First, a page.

Three 20-something women trying to figure out what it means to be lay, Catholic, and modern all at once.

January 30, 2009

On 'V-Day'

With the feast of St. Valentine just around the corner, I thought I'd write a little bit about something I find insidious -- it's called 'V-Day.' If you're a woman, you've undoubtedly heard of it. It's the day that raises awareness for violence against women. Or at least, supposedly. They raise awareness by showing the insidious play 'The Vagina Monologues' on every college campus. Ugh. What a horrible play. What I find even more offensive is this. They straight up attack the Catholic Church on their site. They claim that the Catholic objection to the play is based upon misinformation and that they will refute such misinformation with 'facts' or in their terms 'reality.' Here's a little snippet:

MISINFORMATION: CNS [which by the way stands for 'Catholic News Service'] describes "The Vagina Monologues" as a "vulgar play", "complete with a favorable reminiscence about a lesbian seduction of a 16-year-old girl" and "explicit discussions of sexuality and sexual encounters including lesbian activity and masturbation."

REALITY: The monologue referred to reflects the real-life experience of a real woman who was interviewed by Eve Ensler. The monologue accurately reports the woman's experience.

The pieces in "The Vagina Monologues" are all reflections of real women's experiences. Some of the stories are not politically correct, but they are all real. It is important to allow all of the voices of women to be heard, regardless of how we personally feel about their experiences, as violence against women happens everywhere affecting one in three women worldwide.

"The Vagina Monologues" has been successful as a play in part because it inspires reflection and thought among audience members, and dialogue among people who have seen the play. The Vagina Monologues has proven vastly liberating because it gives voice to experiences and feelings not previously exposed in public, and reflects how shame and self-deprecating thoughts of women’s bodies has kept women separate from power and pleasure. The overwhelming response to the play was mobilized by grassroots organizations who recognize how negative attitudes towards women’s bodies contribute to violence perpetrated against women by men and by themselves.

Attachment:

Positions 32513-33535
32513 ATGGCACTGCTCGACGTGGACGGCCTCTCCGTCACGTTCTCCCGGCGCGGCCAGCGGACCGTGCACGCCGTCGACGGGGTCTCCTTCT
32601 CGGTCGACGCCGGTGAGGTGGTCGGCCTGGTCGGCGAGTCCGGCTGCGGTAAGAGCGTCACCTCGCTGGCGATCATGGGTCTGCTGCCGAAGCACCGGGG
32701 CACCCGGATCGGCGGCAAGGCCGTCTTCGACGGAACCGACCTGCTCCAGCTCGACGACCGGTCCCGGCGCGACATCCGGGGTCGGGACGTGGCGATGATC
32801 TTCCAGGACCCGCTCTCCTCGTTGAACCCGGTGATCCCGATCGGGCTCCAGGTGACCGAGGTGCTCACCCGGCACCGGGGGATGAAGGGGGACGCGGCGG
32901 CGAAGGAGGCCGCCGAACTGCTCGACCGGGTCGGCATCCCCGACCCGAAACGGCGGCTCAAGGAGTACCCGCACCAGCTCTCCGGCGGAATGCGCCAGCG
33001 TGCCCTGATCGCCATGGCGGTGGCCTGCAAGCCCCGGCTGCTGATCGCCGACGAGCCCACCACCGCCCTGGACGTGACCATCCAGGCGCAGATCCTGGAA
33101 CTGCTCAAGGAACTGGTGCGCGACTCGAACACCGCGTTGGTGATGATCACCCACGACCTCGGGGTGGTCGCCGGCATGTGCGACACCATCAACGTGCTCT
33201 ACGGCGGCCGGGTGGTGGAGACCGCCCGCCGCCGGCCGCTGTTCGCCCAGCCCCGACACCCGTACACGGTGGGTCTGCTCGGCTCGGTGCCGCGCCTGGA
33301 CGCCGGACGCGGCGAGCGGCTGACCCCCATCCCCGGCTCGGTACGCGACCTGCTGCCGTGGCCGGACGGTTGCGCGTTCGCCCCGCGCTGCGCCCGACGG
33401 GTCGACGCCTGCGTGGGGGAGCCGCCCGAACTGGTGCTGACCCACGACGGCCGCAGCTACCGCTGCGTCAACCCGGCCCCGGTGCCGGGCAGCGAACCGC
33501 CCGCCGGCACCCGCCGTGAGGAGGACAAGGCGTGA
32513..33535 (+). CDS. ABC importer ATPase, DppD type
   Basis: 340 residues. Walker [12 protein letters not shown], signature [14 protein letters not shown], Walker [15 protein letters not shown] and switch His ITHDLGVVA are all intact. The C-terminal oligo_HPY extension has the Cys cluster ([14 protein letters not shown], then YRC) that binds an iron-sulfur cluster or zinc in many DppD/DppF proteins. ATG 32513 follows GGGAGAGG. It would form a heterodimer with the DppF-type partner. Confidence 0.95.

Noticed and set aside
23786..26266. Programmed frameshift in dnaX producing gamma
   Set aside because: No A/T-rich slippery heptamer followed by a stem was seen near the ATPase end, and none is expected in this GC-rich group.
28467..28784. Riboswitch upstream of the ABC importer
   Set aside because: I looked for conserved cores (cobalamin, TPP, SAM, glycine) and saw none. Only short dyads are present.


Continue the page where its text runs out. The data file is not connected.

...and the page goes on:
Violence against women happens everywhere affecting one in three women worldwide. V-Day envisions a world where women live safely and freely. Each year V-Day continues to grow and inspire women and men throughout the world to help create V-World, a place where women and girls are free from violence. V-Day will continue this mission until the violence stops.

The site claims that the Catholics (particularly the Catholic universities who protest the play as a matter of conscience) are wrong about the play. They critique what they call 'misinformation.' Their response being the 'reality' does not refute the claim here, but only says that the play is base on 'fact.' Ok -- so why does that make it good?? Isn't the critique given here just a re-iteration of the 'facts' portrayed in the play? What kind of message is this play sending out about an authentic feminine sexuality?

Now I am SO against violence toward women. But to show a play that clearly objectifies women by reducing them to their anatomical part? Does that solve violence or promote it? I say 'part' because the title of the play clearly reveals which 'part' is to be associated with femininity. If we want to stop violence toward women, why reduce them to this? Why fixate on sex? Is that the only way women are violated? And how does the play inspire reflection?

And what about abortion? That is absent from the V-Day agenda. Is that shocking to any of you? Isn't abortion one of the most atrocious acts of violence toward women?? What can we do to raise awareness? Will we let organizations like V-Day speak for us?

1 comment:

La Italiana said...

Interesting follow up:

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